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Welfare Reform on the Web (November 2007): Mental health services - UK

Chronic obstructive pulmonary disease: the case for widening access to primary mental health care and opportunities for new ways of working.

A. Blakemore and C. Baguley

Journal of Mental Health Workforce Development, vol. 2, June 2007, p. 3-11

Chronic obstructive pulmonary disease (COPD) sufferers frequently experience common mental disorders such as anxiety, depression and panic attacks. This paper looks at how the agenda for widening access to psychological therapies delivered through a stepped model of care and the introduction of new mental health workforce roles such as community matrons and primary care graduate mental health workers provide an opportunity for primary care services to integrate mental health care into chronic disease management of COPD. This may provide a model for the development of services for other long term conditions.

Delivering the government's mental health policies: services, staffing and costs

J. Boardman and M. Parsonage

London: Sainsbury Centre for Mental Health, 2007

The report offers a detailed assessment of what needs to be done to deliver the standards set out in the National Service Framework for Mental Health in terms of service provision, staffing and funding. It is concluded that, while substantial extra resources have been made available for mental health care since the publication of the Service Framework, these are unlikely to be sufficient for the full implementation of policy within the 10-year timescale originally envisaged.

Developing partnerships with carers through good practice in information-sharing

V. Pinfold, J. Rapaport and S. Bellringer

Mental Health Review Journal, vol. 12, June 2007, p. 7-14

Lay carers are an important part of the mental health system, but their role and contribution is often undervalued by mental health professionals and mental health services. In this article the authors use the example of information-sharing in mental health to illustrate some of the difficulties experienced by mental health carers engaging with a mental health system and individual practitioners who do not view the family and significant others as 'partners in care'. The findings of a survey, in which views were sought on poor information sharing as a barrier to engagement with mental health services, are reported.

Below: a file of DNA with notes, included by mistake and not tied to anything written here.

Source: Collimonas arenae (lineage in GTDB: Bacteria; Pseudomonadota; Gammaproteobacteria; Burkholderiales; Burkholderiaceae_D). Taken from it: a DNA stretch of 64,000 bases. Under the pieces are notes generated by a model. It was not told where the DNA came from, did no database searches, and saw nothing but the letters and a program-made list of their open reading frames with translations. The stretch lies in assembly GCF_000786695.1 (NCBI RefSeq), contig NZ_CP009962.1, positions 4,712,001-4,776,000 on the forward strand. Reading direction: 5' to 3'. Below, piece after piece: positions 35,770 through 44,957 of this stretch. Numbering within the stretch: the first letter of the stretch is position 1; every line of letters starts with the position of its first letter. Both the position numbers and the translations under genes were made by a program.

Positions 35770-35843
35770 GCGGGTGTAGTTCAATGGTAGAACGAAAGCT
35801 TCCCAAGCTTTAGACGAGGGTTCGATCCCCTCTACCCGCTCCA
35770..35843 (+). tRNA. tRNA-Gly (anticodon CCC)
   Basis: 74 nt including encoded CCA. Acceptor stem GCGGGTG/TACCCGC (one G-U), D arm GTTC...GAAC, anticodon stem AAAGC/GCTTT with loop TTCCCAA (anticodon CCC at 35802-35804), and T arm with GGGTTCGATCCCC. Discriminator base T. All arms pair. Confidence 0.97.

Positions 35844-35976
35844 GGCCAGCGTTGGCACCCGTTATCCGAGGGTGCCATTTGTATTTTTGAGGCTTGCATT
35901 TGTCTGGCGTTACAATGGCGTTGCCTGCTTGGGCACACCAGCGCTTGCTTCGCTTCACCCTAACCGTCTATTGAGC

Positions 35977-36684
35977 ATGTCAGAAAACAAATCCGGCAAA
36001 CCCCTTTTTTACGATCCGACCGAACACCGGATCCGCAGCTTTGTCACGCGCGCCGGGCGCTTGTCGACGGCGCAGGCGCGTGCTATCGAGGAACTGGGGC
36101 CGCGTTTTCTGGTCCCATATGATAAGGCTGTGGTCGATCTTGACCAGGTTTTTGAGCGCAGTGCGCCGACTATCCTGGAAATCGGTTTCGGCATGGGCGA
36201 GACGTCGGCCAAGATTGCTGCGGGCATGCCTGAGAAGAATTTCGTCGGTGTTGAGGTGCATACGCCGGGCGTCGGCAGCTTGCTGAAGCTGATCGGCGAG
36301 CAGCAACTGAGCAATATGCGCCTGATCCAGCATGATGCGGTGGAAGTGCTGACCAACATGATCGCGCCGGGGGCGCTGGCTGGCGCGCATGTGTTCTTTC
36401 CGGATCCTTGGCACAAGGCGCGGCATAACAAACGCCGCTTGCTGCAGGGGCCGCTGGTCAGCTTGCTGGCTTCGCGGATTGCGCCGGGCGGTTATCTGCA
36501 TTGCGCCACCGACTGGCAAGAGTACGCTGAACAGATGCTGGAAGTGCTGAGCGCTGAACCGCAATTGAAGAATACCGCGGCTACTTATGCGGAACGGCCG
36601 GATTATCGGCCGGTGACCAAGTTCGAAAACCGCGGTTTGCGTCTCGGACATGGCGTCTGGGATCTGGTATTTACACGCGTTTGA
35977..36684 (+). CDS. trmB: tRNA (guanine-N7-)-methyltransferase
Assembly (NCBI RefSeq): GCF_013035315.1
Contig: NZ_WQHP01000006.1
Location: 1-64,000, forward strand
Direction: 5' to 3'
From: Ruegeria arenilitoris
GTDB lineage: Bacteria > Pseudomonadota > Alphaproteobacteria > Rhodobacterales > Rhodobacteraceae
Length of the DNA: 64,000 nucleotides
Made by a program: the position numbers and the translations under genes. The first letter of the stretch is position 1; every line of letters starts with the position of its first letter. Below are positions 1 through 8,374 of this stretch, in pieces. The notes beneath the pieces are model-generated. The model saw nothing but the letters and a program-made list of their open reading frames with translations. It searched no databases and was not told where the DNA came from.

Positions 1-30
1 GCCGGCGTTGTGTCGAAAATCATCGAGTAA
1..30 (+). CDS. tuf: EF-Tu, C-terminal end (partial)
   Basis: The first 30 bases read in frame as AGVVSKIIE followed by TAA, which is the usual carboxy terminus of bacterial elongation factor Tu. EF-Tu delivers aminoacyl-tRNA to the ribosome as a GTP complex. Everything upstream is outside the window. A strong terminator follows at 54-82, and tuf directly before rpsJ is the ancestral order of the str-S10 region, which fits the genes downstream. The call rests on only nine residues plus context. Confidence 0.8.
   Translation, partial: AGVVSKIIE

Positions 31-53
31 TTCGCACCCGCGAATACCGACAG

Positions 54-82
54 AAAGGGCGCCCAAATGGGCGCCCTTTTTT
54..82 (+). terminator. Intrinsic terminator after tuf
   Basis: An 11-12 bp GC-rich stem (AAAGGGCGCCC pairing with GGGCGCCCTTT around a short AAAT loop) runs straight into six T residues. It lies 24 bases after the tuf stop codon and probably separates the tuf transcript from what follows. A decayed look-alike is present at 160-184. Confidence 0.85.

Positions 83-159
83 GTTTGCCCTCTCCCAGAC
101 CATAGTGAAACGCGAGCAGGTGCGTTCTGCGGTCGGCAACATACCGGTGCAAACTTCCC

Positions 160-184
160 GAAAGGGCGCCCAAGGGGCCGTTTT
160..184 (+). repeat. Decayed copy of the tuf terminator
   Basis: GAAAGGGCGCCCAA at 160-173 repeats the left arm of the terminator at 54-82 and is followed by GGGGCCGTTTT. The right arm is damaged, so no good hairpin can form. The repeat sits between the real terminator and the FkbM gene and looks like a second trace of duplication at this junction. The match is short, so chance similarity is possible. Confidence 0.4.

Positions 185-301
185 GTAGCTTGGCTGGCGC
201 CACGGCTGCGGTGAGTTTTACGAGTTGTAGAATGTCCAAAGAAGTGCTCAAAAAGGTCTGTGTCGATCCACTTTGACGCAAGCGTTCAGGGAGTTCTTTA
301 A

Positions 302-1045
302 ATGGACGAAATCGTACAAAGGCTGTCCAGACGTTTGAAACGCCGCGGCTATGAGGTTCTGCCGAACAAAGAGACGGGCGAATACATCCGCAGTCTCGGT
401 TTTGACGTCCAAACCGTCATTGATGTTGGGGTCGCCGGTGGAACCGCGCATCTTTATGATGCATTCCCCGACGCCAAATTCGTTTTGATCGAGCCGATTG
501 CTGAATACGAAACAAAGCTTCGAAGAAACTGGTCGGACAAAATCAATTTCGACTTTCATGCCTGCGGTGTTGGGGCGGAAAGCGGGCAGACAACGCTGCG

Developing the mental health workforce capacity in primary care: implementing the role of graduate primary care mental health workers in England

D. Rushforth and others

Journal of Mental Health Workforce Development, vol. 2, June 2007, p. 42-49

This paper examines the process of commissioning the graduate primary care mental health workforce in England. It covers the commissioning of training at higher education institutions, service user involvement in training, funding issues, and the role of graduate primary care mental health workers in improving access to psychological therapies.

Does doctor know best?

M. Fitzpatrick, D. Turner and S. Burnett

Community Care, Oct. 11th 2007, p. 30-32

There is concern that people with learning difficulties encounter indifference and discrimination when using NHS services. Three frontline doctors respond to the charge that the NHS is guilty of institutional discrimination against patients with learning difficulties.

The Expert Patients Programme (EPP): a resource for GPs treating chronic disease and co-existing common mental health problems

A. Turner and J. Barlow

Mental Health Review Journal, vol. 12, June 2007, p. 4-6

Patients with chronic physical health conditions such as arthritis or multiple sclerosis experience high rates of common mental health problems such as depression and anxiety because of fatigue, pain and uncertainty about future deterioration. This article highlights the potential of the Expert Patients Programme, an existing intervention informed by cognitive behavioural therapy theories and methods, for treating primary care chronic disease patients with mild to moderate anxiety or depression.

Mental arithmetic

V. Russell

Public Finance, Sept. 28th-Oct. 4th 2007, p. 16-19

The government has invested in improving mental health services over the past five years, and is expanding access to psychological therapies in order to help people with mental health problems return to work. However, people with mental health problems still need more housing support to enable them to sustain tenancies, especially if they also misuse drugs and/or alcohol. There is also concern about the recent introduction of enforced treatment in the community and a change in the terms under which someone can be compulsorily detained in hospital.